Fabulous Moolah

She was without a doubt the most famous and most successful woman in professional wreestling history. Reigning as Women’s champion for more than 30 straight years was the least of her contributions to the sport.

Fabulous Moolah
Real Name: Lillian Ellison
Stats: 5′ 5″ 138 lbs.
By Steve Slagle

Ladies wrestling, much like its male counterpart, has had many ups and downs over the last 100 years. But unlike mens wrestling, the female that have donned the tights over the years had a much tougher battle just to be noticed, let alone being “pushed.” Lillian Ellison, aka The Fabulous Moolah was (and remains) one of the prime figures in the history of Women’s professional wrestling, and without her, that history would be drastically altered. Much like Lou Thesz, Bruno Sammartino, Ric Flair or Hulk Hogan often “carried” the world of wrestling on their shoulders as legitimate superstars, The Fabulous Moolah was the representative of the female version of pro wrestling for some 30 years, and is arguably the greatest Women’s champion to ever wrestle. Moolah was talented and knowledgeable, devious and vicious, courageous yet cowardly, and she could “work” the crowd like few others, male or female. In other words, she possessed all of the qualities it takes to be a champion pro wrestler?
Originally, Ellison began her career in the 1950’s as a valet and manager, most notably for “Nature Boy” Buddy Rogers. As “Slave Girl Moolah” she often helped Rogers obtain a crooked win, as well as providing visual entertainment for the predominately male audiences. The reigning World Ladies Champion was, of course, the great Mildred Burke (pictured, right). Burke had a lock on the Women’s World title that was overwhelming and complete. She held the World title for years, then decades, and was clearly the most dominant force the young genre of pro wrestling had ever seen. But when Moolah came along, just as Burke was fading away, Women’s wrestling found its new icon in Lillian Ellison’s small but powerful frame? She won her 1st version of the World title in 1956, defeating Judy Grable in a tournament. Nearly 10 years later, Moolah was recognized as the NWA Women’s World titleholder, making her the undisputed Women’s champion. She only held that distinction for 2 years, until she was defeated by Betty Boucher. Moolah recovered, though, and regained the World title just weeks later. The Fabulous One remained champion for another 2 year, before being beaten by Yukiko Tomoe in Japan on March 10, 1968. As was the case with Boucher, Moolah regained her title just days later. This time, she went on to hold the World title for 8 consecutive years, proving that she was a the best ladies wrestler in the world.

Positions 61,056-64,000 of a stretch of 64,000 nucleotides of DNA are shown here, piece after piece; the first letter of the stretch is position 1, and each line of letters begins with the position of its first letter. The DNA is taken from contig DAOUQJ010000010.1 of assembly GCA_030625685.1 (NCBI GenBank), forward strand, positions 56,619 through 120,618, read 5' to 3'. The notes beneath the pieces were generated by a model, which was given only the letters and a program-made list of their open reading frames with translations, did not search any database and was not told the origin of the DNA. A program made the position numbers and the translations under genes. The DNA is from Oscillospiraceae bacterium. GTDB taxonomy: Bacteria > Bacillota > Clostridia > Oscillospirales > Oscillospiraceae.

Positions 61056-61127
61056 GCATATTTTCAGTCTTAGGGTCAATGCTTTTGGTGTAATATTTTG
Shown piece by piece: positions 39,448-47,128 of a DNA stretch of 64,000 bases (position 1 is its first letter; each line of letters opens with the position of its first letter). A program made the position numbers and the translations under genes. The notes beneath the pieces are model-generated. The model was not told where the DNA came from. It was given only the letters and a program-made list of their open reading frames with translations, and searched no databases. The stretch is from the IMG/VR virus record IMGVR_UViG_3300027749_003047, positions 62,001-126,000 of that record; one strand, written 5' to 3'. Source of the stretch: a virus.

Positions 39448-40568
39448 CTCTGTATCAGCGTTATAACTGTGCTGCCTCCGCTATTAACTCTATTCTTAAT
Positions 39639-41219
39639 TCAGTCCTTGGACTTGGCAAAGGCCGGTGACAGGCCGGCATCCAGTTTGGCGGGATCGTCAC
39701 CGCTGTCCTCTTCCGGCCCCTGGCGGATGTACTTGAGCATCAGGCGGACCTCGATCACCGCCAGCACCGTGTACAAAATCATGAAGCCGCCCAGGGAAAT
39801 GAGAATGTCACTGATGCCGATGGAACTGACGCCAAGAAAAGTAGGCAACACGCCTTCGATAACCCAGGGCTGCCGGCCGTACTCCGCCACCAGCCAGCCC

Much like the NWA World champion (whomever it may have been) Moolah traveled from NWA territory to NWA territory, defending her strap against that region’s top female wrestler. She logged countless thousands of miles, not only in the U.S., but Canada, Japan, Mexico, Europe, and other points across the globe. Moolah was never “the girl next door” and her evil ring character wouldn’t think twice about taking an illegal shortcut to gain the victory. During her 8-year reign, Moolah fought every worthy contender, and maintained her ironclad grip on the title belt, by hook or by crook. Finally, in 1976 at Madison Square Garden, Moolah was upset by Sue Green for the World Ladies championship. Yet, once again, Moolah was only separated from her title for a few days, as she regained the title in a rematch, again in New York. She held her title (which was, by this point, literally — and legally — owned by Ellison) for another two years before dropping the strap to Evelyn Stevens in Dallas on October 8, 1978. Two days later, Moolah once again had her gold title belt back. She kept is for another 5 uninterrupted years before her life — and the world of pro wrestling — was suddenly changed forever? In 1983, Vince McMahon, Jr. was taking his newly-purchased WWF national, and he offered Moolah a fabulous (pun intended) deal so financially lucrative that she could not refuse. Lillian Ellison sold her rights to the Women’s World Title to the World Wrestling Federation, and agreed to appear exclusively for the WWF. After signing her exclusive deal with the WWF, Moolah was a prominent (and much-hated) WWF Women’s champion, and she dominated her competition. The NWA’s loss was the WWF’s gain, and Moolah was a huge part of the WWF’s initial rise to national prominence. She was an integral figure in the “Rock `N Wrestling” angle that drew the first major national headlines for the WWF. When Wendi Richter defeated Moolah for the WWF Ladies World title, it started a feud that would bring both women into the mainstream celebrity newspapers, mainly due to Wendi’s famous “manager” Cindy Lauper. Lauper was in Richter’s corner against Moolah at the inaugural Wrestlemania, and at various high-profile WWF events, including appearances at WWF cards held at New York’s Madison Square Garden. Unlike her previous separations from the title, Richter was able to defeat Moolah in rematch after rematch. Finally, after a year of being an ex-champion, Moolah regained her title in a very controversial match. As the Spider Lady, Moolah received a more-than-gracious call by the referee, that resulted in the stunned Richter losing her title without actually being pinned. In a moment very reminiscent of the recent Bret Hart WWF title controversy, it seemed (and was later verified by Richter) that the title had been literally stolen from the popular and unsuspecting champion by a pre-determined decision unknown to Richter. Soon after, Richter left the WWF forever. But Moolah remained?and continued to dominate. She held the WWF Women’s title for nearly another full year before being defeated by the up-and-coming Velvet McIntyre on July3, 1986 in Brisbane, Australia. McIntyre only the held the WWF Women’s title for a few days before losing to Moolah in another Australian rematch. The aging Moolah would then hold the title for one last year before being defeated by “Sensational” Sherri Martel on July 24, 1987 in Houston, TX. The defeat marked the end of Moolah’s reign as World Champion — a reign that remarkably stretched some 30 years. Surely, no one has ever done more for the world of ladies wrestling than Lillian Ellison, and no champion — of either sex — can claim a longer World title reign than that of the legendary Fabulous Moolah. We at The Ring Chronicle recognize her great accomplishments in and out of the ring, and proudly induct the most dominant woman the world of wrestling has ever known, The Fabulous Moolah, into TRC’s Professional Wrestling Hall of Fame?